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Know thy neighbour

neighbourWe haven’t moved in yet, and it’s already started. The relationship with the neighbours.

The side fence is on a slight sway and might need some work – will that cause dramas? Pertinent question because if you ask community psychologist Heather Gridley,  fences are one of the biggest bones of contention between neighbours and can trigger an all-out war if there’s a bit of a disagreement over style or cost. That’s along with overhanging trees, dogs yapping (or crapping), loud music and parking in the wrong spot. Even if it’s on-street parking that is supposed to be a free-for-all, but someone has decided that the three metres out the front of their house is actually theirs.

In our case, one new neighbour has a large dog. Will their oversized woofer bark all day at our dogs? Or vice-versa. Will it eat our cat I wonder? (A blessing is disguise? Just kidding! We love the cat, she has a steel pin in her shoulder to prove it after we had to fork out the cost of a small car to save her leg when a former neighbour’s blue heeler decided she looked like lunch.)

Gridley says you don’t have to like your neighbours. You don’t even have to have much in common with them. But if you want to avoid an all-out war over the back fence, you should try hard to at least engage in a bit of small talk from the outset.

“Neighbours can be a huge annoyance if you don’t get along with them, a lot of that can come out of misunderstanding,” says Gridley. “It’s so much better when you actually know who you are talking to than when you build up some sort of picture in your mind of them as some kind of enemy, and it’s very easy for you to do that when you don’t know them.”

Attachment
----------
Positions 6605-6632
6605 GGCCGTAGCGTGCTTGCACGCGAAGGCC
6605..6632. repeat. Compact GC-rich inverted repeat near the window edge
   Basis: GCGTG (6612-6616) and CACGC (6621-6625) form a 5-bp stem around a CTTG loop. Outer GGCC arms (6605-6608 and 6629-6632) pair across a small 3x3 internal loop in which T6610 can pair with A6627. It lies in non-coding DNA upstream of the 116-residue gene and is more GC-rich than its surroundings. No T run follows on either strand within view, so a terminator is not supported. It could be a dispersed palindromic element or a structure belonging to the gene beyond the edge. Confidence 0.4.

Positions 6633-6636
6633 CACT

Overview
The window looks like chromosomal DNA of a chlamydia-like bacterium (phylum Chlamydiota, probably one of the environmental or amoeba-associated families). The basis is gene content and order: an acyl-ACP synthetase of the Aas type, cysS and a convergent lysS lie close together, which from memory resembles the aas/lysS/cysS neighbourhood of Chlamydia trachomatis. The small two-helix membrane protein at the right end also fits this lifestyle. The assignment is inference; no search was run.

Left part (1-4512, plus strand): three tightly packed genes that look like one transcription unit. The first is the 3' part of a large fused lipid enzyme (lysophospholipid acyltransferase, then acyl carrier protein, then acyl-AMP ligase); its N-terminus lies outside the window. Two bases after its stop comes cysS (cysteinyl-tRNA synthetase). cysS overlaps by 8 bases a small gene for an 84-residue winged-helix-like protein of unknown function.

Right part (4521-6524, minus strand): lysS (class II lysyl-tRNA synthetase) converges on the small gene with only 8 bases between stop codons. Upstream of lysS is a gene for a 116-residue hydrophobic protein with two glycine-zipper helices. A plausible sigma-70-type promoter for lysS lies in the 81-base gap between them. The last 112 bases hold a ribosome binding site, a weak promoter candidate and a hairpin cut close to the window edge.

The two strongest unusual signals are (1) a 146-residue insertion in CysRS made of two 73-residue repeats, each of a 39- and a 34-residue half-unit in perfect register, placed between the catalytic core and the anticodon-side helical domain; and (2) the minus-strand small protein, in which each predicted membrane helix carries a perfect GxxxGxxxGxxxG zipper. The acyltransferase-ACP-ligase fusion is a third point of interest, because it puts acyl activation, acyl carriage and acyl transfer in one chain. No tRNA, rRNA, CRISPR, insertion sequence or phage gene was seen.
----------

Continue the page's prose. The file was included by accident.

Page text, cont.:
Problems tend to arise where there is conflict from the very start of the relationship, where the first issue discussed is the offending problem.

If we shine a light on our lives for a moment, it’s easy to see how that could be the case. With cars to motor us away from the home, the internet to transport our minds elsewhere and all sorts of gadgets to entertain indoors, the temptation is there to ignore the neighbours. “We sometimes think that therefore we don’t need our neighbours or we don’t have as much in common with them,” says Gridley.

But as anyone with a nosy neighbour knows, they can be both a blessing and a curse. Don’t tell them too much of your business if you don’t want it spread around the neighbourhood, but do tell them when you are holidays so they can watch the house like a hawk.

Perhaps with Christmas coming, now could be the perfect time to get to know your neighbours – a Christmas card in the letterbox, a knock on the door with a small gift, or an offer to mind the pets or water the garden while they are on holidays even. You don’t have to go over the top, but a small act of kindness could pay off. (As long as you remember to actually water the garden and feed the pets!)

Story Carolyn Boyd www.domain.com.au

Tags: advice, news, property, real estate, research

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